Do you feel that your life is pleasing to God--almost? When you hear about pastors, missionaries, and popular speakers, do you feel just a bit second-class, as if your life appears lukewarm and not as radical as theirs?
not alone. A vague sense of guilt is common in the church. We know
God's grace is the key to eternal life, but it's so much more than
that--it's the key to a joy-filled walk with Him every moment. Josh
Kelley shows why you don't have to give away everything you own to be a
fully committed follower of Jesus Christ. He demonstrates that...
is crazy about you right where you are. You are just as important as
any other member of Christ's body. The work you do every day can be
pleasing to God.
Discover the joy of radical obedience to Christ in your normal, everyday life.
This book wasn't exactly what I expected from the title and blurb, but still a good read. I'd expected something along the lines of considering our Average Joe status radical, in these days when everyone seems to strive to be special. However, its message turns out to be about not veering too far on either side of the 'spiritual' spectrum, complacency or obsessiveness. Normal may be well-balanced.
Josh Kelley describes how he'd grown up unconsciously classifying people as either 'normal' or 'super' Christians, and he used to strive to work his way to the top of the super Christians. He examines the trap of being obsessive. It's easy to think we're zealously doing just what God would approve of, yet this may be based on guilt, obligation, legalism, living up to expectations or other ulterior motives. He challenges us to do our work just because it is our joy to serve God the way we do.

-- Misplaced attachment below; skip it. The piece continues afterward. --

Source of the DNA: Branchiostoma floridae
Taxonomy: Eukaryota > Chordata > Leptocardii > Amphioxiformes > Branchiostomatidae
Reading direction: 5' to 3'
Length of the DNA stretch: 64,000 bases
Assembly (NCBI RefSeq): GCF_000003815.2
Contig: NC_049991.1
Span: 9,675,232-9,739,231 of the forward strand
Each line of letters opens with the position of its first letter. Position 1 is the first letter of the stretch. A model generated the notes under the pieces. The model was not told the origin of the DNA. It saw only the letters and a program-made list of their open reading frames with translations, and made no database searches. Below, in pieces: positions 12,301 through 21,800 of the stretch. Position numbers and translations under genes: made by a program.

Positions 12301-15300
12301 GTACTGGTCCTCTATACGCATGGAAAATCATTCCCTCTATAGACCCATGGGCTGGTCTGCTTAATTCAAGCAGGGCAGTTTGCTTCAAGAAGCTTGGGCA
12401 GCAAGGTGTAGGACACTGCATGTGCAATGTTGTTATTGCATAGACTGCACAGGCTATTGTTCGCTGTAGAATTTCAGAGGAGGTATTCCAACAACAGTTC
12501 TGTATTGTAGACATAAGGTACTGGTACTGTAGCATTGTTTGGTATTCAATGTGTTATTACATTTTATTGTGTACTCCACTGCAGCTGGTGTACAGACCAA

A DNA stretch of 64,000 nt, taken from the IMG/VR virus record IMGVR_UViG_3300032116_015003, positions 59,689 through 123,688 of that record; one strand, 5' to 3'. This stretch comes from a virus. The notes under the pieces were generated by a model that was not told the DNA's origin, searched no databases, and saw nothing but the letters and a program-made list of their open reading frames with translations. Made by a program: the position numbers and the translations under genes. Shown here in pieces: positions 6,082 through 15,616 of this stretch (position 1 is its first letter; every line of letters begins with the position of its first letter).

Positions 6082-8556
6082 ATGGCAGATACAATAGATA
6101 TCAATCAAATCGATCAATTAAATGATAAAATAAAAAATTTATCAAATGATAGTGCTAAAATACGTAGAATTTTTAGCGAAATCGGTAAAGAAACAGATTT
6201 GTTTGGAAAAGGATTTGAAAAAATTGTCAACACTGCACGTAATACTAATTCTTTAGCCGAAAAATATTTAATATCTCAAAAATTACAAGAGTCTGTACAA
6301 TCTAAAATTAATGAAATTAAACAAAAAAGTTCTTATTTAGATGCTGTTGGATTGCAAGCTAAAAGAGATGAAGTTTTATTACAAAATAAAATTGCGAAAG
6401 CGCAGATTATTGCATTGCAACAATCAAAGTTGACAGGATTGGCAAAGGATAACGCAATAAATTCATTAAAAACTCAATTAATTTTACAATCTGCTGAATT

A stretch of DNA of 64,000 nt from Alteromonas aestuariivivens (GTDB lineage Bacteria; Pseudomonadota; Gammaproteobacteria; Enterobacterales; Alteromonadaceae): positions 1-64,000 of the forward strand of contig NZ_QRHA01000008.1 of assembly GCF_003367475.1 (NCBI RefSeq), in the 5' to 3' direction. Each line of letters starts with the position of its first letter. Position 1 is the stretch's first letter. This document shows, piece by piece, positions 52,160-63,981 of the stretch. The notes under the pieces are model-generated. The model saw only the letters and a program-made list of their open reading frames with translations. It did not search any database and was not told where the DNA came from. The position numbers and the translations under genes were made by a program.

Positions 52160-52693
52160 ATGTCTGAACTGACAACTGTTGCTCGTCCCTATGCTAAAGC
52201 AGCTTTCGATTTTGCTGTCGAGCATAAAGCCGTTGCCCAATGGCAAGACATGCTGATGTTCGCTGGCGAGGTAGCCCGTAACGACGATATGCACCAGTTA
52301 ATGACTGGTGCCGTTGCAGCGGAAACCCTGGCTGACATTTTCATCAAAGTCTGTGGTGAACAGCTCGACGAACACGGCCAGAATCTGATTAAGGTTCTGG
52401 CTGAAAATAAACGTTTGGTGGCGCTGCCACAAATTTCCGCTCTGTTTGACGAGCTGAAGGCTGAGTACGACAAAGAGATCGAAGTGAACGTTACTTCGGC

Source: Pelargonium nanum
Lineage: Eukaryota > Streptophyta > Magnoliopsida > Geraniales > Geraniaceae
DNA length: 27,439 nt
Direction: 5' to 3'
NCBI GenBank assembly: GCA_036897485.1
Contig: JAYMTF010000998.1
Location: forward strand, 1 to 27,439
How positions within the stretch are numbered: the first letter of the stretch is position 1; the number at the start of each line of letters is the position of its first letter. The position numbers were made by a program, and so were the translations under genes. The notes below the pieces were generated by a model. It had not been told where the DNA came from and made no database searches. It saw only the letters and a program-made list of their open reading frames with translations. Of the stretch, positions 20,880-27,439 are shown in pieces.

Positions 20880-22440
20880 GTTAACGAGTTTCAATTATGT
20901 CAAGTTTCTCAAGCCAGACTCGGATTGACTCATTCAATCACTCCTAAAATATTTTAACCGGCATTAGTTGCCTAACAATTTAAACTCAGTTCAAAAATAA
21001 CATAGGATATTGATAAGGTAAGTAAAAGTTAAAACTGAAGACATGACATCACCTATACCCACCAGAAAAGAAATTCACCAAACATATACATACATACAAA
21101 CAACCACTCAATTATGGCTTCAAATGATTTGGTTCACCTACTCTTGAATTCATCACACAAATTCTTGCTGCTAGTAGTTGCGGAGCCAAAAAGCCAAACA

He conducted an interesting study on joy, looking at joyful people in the Bible, deciding whether they were 'spiritual' or 'earthy' in their approach to life, and entering the results in a database. I'll leave his conclusion, as to whether either sacred or secular activities trump the other, to anybody who may choose to read this book. Other questions, such as whether spending money on ourselves is less holy than giving it away, are examined too. It's a great read for people who worry about how to balance legalism and worldliness.
The stand-out quote for me may be, "The place God calls you to is where your deep gladness and the world's deep hunger meet." This, of course, differs from one person to the next. I appreciate how he warns us that we may not be able to earn our living through our calling. He's had moments of finding that out himself (and so have I). Many books give the impression that if you follow your heart, money will follow. Not always the case.
Thanks to Net Galley and Harvest House for giving me a copy to review.